Fig. 2 shows a typical distribution of the complementary fission fragments in () at excitation energy, E* = 23 MeV. The polar and azimuthal angle correlation for the fission fragments shows that the fission followed complete fusion and formation of compound nucleus. The width of the polar and azimuthal angular correlations includes, in addition to the spread due to fission reaction kinematics, the spread due to neutron emission from fragments. To avoid large angular deviations due to neutron emissions washing out kinematic correlations of the complementary fission fragments, the experimental events within a high intensity region in the middle of the - correlation plot corresponding to an angular cone of radius 4, as shown in the figure (black circle), were analyzed for mass determination.

Figure 2:  (Color online) Measured distributions of folding angles of the fissioning nuclei formed in the reaction He+Th at an excitation energy of 23 MeV.

The masses of the fission fragments were determined event by event from precise measurements of flight paths and flight time differences of the complimentary fission fragments myNIM (); myPRC09 (). The extracted FFMD at different excitation energies of the compound nucleus are shown in Fig. 3. Because of very low cross section, we could not measure the FFMD at alpha particle energy of 7.7 MeV (which was obtained in 3rd harmonic operation of the cyclotron). It is observed that, for excitation energies between 43.6 - 64.2 MeV (Fig. 3 i-l), mass distributions are symmetric in shape and are well described with a single Gaussian function peaking around approximately half of the mass of the compound nucleus. Since in these energies, quasi-fission is not expected, the symmetric mass distributions are more probable to originate from fission of a fully equilibrated compound nucleus through the saddle point along the macroscopic (LDM) barrier. Microscopic (shell) effect on the fission barrier is not significant at these energies. The widths of the FFMD would be determined by statistical process and would be a smooth function of temperature or excitation energy. On the other hand, it is noted that the shape of the FFMD changes from symmetric to asymmetric at excitation energies 40.5 MeV (Fig. 3 a-h).

Figure 3:  (Color online) FFMD at different excitation energies. Fitting by three Gaussians for E* = 21 MeV to 40.5 MeV are shown by dash blue (symmetric component) and violet dash-dotted (asymmetric components) lines. The overall fitting is shown by full (red) lines. The mass distributions at higher excitation energies ( 43.6 MeV) are best fitted by a single Gaussian.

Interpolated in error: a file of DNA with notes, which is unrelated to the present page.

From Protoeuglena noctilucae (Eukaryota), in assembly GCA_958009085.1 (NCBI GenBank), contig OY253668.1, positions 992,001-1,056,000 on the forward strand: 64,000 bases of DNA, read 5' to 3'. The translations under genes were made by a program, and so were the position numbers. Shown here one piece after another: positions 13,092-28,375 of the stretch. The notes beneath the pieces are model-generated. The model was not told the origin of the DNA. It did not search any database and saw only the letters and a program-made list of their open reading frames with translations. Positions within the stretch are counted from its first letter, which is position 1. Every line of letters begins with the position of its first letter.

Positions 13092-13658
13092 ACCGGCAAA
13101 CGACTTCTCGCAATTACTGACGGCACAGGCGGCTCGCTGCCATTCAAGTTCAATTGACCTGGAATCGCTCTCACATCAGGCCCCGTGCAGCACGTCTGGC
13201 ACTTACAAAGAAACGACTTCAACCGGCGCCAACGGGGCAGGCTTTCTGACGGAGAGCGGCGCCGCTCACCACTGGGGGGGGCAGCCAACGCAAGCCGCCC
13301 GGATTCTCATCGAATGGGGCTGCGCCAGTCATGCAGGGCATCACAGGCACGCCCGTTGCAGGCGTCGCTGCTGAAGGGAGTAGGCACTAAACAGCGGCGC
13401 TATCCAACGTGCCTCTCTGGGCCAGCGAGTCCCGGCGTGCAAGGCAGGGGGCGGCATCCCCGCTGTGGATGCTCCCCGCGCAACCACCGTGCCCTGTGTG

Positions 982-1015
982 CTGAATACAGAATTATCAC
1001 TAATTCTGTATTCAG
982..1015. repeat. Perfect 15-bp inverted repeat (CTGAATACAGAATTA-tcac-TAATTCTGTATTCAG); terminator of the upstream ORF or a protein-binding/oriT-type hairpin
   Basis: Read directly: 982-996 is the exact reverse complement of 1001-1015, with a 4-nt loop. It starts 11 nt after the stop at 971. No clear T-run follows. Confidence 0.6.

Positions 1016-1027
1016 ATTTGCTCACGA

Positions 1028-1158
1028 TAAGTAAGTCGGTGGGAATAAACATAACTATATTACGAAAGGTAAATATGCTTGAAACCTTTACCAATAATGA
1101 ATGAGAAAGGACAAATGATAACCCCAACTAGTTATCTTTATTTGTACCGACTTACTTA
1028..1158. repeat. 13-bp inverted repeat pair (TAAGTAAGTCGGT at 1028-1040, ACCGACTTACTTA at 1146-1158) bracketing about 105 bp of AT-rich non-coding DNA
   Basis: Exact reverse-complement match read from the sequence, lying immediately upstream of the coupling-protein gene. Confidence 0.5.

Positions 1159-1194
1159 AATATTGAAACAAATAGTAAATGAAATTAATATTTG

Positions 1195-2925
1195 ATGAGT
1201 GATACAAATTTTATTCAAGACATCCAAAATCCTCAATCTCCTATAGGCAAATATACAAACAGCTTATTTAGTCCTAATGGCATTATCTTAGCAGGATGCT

The characteristic features of FFMD at lower excitation have been further elucidated in Fig. 4 using the data at 23 MeV excitation energy. The data cannot be fitted by a single symmetric Gaussian distribution, centered at symmetry. In the top half of the figure marked (a), we have tried to fit the data by two Gaussian functions of equal area which would be the scenario assuming asymmetric fission as observed in the case of spontaneous or thermal neutron induced fission Vandenbosch (). However, based on both the relative values and the visual inspection of the fits, it is found that the distribution could be best fitted by three Gaussians, with one peak corresponding to the symmetric division (A 118) and the other two at A 132 and A 100 . This observation points to the co-existence of both asymmetric and symmetric fission at this excitation energy. However, the mass resolution of the set up and the procedure of fitting of three Gaussian are not adequate enough to pin point the reasons for the apparent asymmetry of the mass distribution with respect to half of the compound nuclear mass.

Figure 4:  (Color online) FFMD at excitation energy 23 MeV fitted by two Gaussian (upper panel) and three Gaussian (lower panel) distributions. The asymmetric components are shown by (violet) dash-dot line and symmetric component is shown by (blue) dash line.The overall fitting is shown by solid (red) lines.